PDA

View Full Version : Minor post-season tournaments (NIT, CIT, CBI) -- teams, players obligated to play?



TravelinZag
03-02-2014, 07:16 PM
The inquiry is partially prompted by the news story about how much money Wichita State lost by going as far as they did in the NCAA's last year. Can't imagine a team turning down the dance, or a team that hasn't seen post-season play in some time refusing a bid to a "minor" tournament. But do conferences require member teams to accept all bids, even if it costs them money in the short run? And are players obligated to participate by the terms of their scholarships?

Seem to remember one coach who took only his non-seniors to a minor tourney, treating it as a head start on the following year. The honor of playing is relative, sort of like an olympic bronze medal. In the hands of an athlete who surprisingly made the national team, the bronze medal is a huge achievement. But in the hands of a heavily-favored athlete who expected to win the gold, the bronze is is symbol of disappointment, or perhaps even failure. Can't imagine many elite teams, or many senior players who had played in three NCAA tournaments feeling real excitement about a trip to the CIT. Can they say, "Thanks, but no" ? Would think teams and players in these tournaments should want to be there, or be able to decline. What are the rules?

vandalzag
03-02-2014, 07:18 PM
The inquiry is partially prompted by the news story about how much money Wichita State lost by going as far as they did in the NCAA's last year. Can't imagine a team turning down the dance, or a team that hasn't seen post-season play in some time refusing a bid to a "minor" tournament. But do conferences require member teams to accept all bids, even if it costs them money in the short run? And are players obligated to participate by the terms of their scholarships?

Seem to remember one coach who took only his non-seniors to a minor tourney, treating it as a head start on the following year. The honor of playing is relative, sort of like an olympic bronze medal. In the hands of an athlete who surprisingly made the national team, the bronze medal is a huge achievement. But in the hands of a heavily-favored athlete who expected to win the gold, the bronze is is symbol of disappointment, or perhaps even failure. Can't imagine many elite teams, or many senior players who had played in three NCAA tournaments feeling real excitement about a trip to the CIT. Can they say, "Thanks, but no" ? Would think teams and players in these tournaments should want to be there, or be able to decline. What are the rules?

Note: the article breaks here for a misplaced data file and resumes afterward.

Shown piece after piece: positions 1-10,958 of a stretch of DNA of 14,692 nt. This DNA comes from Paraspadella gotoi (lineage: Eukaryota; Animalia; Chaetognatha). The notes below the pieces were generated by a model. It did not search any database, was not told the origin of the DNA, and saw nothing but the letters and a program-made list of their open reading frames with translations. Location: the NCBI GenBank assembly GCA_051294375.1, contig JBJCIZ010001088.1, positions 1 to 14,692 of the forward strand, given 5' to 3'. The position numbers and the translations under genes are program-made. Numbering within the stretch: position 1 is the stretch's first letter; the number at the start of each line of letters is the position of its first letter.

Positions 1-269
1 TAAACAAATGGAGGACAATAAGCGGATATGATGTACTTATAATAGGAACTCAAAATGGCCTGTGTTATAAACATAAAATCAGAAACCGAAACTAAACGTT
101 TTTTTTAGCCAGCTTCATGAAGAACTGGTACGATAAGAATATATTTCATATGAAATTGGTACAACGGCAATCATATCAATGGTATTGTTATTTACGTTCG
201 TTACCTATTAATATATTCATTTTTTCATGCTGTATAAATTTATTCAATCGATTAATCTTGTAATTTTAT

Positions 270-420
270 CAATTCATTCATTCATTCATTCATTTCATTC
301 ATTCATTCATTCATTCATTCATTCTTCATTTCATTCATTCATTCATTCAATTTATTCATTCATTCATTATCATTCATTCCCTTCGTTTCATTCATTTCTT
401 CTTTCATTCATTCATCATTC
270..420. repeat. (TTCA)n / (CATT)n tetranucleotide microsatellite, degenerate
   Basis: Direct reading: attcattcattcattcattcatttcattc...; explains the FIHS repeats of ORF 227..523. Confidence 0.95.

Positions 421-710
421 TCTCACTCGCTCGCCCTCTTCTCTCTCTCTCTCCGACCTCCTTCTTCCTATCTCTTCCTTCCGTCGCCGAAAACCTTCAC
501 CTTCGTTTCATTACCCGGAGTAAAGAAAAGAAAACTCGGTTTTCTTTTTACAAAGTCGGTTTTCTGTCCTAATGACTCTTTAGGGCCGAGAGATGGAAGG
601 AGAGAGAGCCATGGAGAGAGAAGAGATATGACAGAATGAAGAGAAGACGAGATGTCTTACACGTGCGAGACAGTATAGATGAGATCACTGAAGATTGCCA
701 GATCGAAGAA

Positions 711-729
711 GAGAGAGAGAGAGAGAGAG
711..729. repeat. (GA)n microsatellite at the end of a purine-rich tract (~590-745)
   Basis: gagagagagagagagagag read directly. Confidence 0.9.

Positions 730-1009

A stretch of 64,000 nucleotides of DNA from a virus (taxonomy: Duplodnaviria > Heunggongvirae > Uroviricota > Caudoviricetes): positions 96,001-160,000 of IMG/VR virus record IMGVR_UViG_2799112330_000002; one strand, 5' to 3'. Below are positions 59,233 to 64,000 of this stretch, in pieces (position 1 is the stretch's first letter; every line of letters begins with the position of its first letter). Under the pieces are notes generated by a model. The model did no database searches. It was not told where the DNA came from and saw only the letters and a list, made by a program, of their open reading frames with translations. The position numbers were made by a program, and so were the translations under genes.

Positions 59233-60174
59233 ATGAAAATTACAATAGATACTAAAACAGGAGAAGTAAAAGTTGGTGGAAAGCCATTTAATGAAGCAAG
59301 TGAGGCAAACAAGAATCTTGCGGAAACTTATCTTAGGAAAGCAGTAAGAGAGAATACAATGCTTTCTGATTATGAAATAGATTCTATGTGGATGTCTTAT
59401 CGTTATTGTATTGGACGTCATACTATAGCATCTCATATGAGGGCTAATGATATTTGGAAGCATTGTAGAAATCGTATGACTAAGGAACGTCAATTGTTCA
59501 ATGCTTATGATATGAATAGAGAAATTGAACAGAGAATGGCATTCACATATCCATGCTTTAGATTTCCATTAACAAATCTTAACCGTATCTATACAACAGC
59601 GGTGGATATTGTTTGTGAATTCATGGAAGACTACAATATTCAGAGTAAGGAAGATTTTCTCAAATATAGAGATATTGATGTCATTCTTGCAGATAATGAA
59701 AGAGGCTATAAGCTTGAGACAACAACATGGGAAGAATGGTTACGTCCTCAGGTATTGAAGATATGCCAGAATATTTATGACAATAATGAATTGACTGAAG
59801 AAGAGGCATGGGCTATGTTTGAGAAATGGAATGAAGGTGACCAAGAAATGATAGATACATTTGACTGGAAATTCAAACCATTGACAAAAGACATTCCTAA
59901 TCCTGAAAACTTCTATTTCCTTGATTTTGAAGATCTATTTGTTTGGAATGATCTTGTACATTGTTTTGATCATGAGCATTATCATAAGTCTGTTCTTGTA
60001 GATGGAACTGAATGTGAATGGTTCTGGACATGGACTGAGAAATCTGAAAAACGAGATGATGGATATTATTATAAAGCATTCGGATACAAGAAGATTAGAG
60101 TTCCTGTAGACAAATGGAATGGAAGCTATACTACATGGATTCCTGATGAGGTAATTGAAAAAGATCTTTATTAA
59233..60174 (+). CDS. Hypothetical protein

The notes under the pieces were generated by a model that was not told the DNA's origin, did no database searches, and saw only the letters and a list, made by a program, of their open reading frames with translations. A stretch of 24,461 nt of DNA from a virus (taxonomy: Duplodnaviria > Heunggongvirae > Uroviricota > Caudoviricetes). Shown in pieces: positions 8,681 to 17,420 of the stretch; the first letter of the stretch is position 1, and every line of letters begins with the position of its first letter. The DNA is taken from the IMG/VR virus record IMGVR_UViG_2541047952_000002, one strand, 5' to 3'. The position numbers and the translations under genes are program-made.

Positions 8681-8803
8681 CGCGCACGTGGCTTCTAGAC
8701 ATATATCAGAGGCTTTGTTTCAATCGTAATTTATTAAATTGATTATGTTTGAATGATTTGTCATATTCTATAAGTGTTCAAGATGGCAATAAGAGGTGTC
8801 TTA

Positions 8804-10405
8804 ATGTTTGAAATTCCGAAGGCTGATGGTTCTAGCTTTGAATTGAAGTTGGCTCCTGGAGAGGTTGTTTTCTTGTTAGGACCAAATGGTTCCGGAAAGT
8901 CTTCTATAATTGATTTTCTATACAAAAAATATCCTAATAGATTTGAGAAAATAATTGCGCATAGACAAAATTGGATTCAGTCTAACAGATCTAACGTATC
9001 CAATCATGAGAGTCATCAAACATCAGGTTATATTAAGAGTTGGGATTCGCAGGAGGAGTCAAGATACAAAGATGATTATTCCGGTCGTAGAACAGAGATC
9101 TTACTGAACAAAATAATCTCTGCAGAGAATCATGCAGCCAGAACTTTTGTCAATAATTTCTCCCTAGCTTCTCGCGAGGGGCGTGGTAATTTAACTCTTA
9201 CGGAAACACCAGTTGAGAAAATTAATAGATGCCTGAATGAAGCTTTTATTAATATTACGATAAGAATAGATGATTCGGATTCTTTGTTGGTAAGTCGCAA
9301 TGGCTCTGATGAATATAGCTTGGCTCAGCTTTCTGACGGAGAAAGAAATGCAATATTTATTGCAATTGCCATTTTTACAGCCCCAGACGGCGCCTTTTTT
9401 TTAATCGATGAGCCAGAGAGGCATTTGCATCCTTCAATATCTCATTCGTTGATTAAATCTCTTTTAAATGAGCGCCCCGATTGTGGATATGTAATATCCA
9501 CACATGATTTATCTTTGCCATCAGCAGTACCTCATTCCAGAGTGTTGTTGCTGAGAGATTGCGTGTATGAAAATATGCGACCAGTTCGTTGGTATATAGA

Do you have a link to the story? I can understand losing money the first round but the Final Four hard to imagine?

willandi
03-02-2014, 07:46 PM
I would think it would be important to Coach Romar, no matter how trivial the post season tourney, to participate so the Zags aren't the only Wa State team in post season. Kind of a pride thing...like having Bigfoots baby!

Radbooks
03-02-2014, 07:58 PM
I was surprised to read Wichita State lost money, but the article was on the CBS basketball page (http://www.cbssports.com/collegebasketball/eye-on-college-basketball/24425654/report-wichita-state-actually-lost-money-by-making-the-final-four) about a month ago.


Wichita State has really increased its national profile with an undefeated season on the heels of that 2013 Final Four run. But who knew there'd be fiscal downfall as a result?

Forbes.com reports that the trip to Atlanta last year wound up costing the college some cash. In winning four big dance games, that means more travel for a lot more people and expenses factored in that aren't originally estimated in the university's budget. It certainly adds up -- and the money bonuses for advancing through the bracket don't get paid out in one lump sum to each program. It's a six-year stagger of distribution.

Plus, when a coach has incentives in his contract that earn him bonuses for going further in the tournament, that money he's paid comes out of the school budget.

So that's how Wichita State ended up in the red in the short-term. Forbes reports the team's $5.4 million in expenses last season were 16 percent above the preceding years' average. Normally the school nets about $1 million. Think about that imbalance.

TravelinZag
03-02-2014, 08:17 PM